Location: Livestock Arthropod Pests ResearchTitle: Ticks infesting dogs in rural communities of Yucatan, Mexico and molecular diagnosis of rickettsial infection Author
|Ojeda-chi, Melina - Universidad Nacional Autonoma De Mexico|
|Rodriguez-vivas, Roger Ivan - Universidad Nacional Autonoma De Mexico|
|Esteve-gasent, Maria - Texas A&M University|
|Perez De Leon, Adalberto - Beto|
|Modarelli, Joseph - Texas A&M University|
|Villegas-perez, Sandra - Universidad Nacional Autonoma De Mexico|
Submitted to: Transboundary and Emerging Diseases
Publication Type: Peer Reviewed Journal
Publication Acceptance Date: 8/4/2018
Publication Date: 8/13/2018
Citation: Ojeda-Chi, M.M., Rodriguez-Vivas, R.U., Esteve-Gasent, M.D., Perez De Leon, A.A., Modarelli, J.J., Villegas-Perez, S.L. 2018. Ticks infesting dogs in rural communities of Yucatan, Mexico and molecular diagnosis of rickettsial infection. Transboundary and Emerging Diseases. 2018:1-9.
Interpretive Summary: Rickettsia are bacteria that can be transmitted by ticks and cause disease in domestic animals and humans. Determining the frequency of tick infestation in animals and the rate of rickettsial infection in those ticks helps assess the risk for tick-borne disease in the human or animal population sampled. Out of 319 dogs surveyed in Yucatan, Mexico, 170 dogs (53.4%) were infested with ticks. There were 1,380 ticks collected in total representing 7 different species. The brown dog tick, Rhipicephalus sanguineus, was the most abundant species collected in this survey where an average of 7.4 brown dog ticks were found per dog. Modern molecular techniques were used to identify diverse bacterial species found in all of the ticks that were collected. Another disease-causing bacteria called Ehrlichia canis was identified in adult brown dog ticks and in Amblyomma ovale adults, as well as in the immature stages of Amblyomma ticks. This is the first report worldwide of E. canis infection in A. ovale. Since E. canis was found in this tick species, it could potentially be passed on to animals, like pet dogs, and cause disease. These findings highlight the need for proper control of tick infestations in companion animals so the ticks don't move to bite humans, which increases the risk of exposure to tick-borne diseases.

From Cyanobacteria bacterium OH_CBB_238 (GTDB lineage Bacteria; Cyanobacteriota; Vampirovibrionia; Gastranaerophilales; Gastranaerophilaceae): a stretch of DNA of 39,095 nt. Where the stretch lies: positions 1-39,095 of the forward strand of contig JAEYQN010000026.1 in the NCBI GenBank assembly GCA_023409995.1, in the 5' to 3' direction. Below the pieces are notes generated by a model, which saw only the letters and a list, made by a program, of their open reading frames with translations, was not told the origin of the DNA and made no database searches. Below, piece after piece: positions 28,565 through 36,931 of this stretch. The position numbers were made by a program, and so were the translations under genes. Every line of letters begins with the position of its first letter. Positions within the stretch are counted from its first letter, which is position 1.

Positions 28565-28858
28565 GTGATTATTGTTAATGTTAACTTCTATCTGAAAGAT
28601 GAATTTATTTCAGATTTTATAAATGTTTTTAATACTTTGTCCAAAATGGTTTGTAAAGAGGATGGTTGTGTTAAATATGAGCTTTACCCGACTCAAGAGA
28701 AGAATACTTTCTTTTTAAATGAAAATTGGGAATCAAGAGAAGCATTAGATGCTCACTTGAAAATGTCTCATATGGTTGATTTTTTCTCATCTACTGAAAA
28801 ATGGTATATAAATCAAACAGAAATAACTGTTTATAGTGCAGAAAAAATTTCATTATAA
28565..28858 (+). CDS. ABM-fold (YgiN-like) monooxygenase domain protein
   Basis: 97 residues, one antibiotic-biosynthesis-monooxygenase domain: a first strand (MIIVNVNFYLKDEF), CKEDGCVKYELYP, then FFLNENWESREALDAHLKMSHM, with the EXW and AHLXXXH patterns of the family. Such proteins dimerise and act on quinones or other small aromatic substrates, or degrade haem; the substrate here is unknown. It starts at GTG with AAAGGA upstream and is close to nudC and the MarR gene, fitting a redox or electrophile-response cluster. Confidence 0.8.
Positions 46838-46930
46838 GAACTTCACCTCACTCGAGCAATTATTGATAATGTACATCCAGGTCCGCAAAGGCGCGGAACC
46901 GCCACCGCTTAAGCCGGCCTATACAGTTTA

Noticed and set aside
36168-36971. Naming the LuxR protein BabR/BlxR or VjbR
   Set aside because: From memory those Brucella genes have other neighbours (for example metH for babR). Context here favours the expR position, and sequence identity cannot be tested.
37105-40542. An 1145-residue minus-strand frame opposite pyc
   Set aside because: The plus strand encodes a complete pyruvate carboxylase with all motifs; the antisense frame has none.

Technical Abstract: Rickettsial infection in dog-associated ticks in three rural communities of Yucatan, Mexico was investigated using qPCR and nested PCR assays. A total of 319 dogs were studied and ticks samples were collected. A total of 170 dogs were infested with ticks (frequency of 53.4%). Overall, 1,380 ticks representing seven species were collected: Amblyomma mixtum, A. ovale, A. parvum, A. cf. oblongoguttatum, Ixodes affinis, Rhipicephalus microplus, and R. sanguineus sensu lato. The most abundant species was R. sanguineus s.l. with a mean intensity of 7.4 ticks/host. Dogs in the communities of Chan San Antonio and Yaxcheku were 2.84 and 2.41 times more likely to be infected with R. sanguineus compared with Sucopo (p < 0.05). Adult pools of A. mixtum, A. parvum, I. affinis, R. microplus, and A. c.f. oblongoguttatum were negative to E. chaffeensis, E. ewingii, A. phagocytophilum, and R. rickettsii. However, pools of R. sanguineus s.l. adults and A. ovale adults, as well as nymphs of Amblyomma spp. were positive to E. canis. Sequencing analysis of the nested PCR products amplifying the 16S rRNA gene fragment of E. canis confirmed the results and revealed 100% identity with sequences of E. canis. This is the first report worldwide of E. canis infection in A. ovale by PCR. This finding does not necessarily indicate that A. ovale is a competent vector of E. canis because pathogen transmission of this specific tick to a naïve dog remains to be documented. This study documented that different tick species parasitize dogs in Yucatan, Mexico, where R. sanguineus s.l., A. ovale, and nymphs of Amblyomma spp. were shown to be infected with E. canis. These findings highlight the need for control strategies against tick infestations in dogs to prevent the risk of tick-borne disease transmission among companion animal and probably human populations.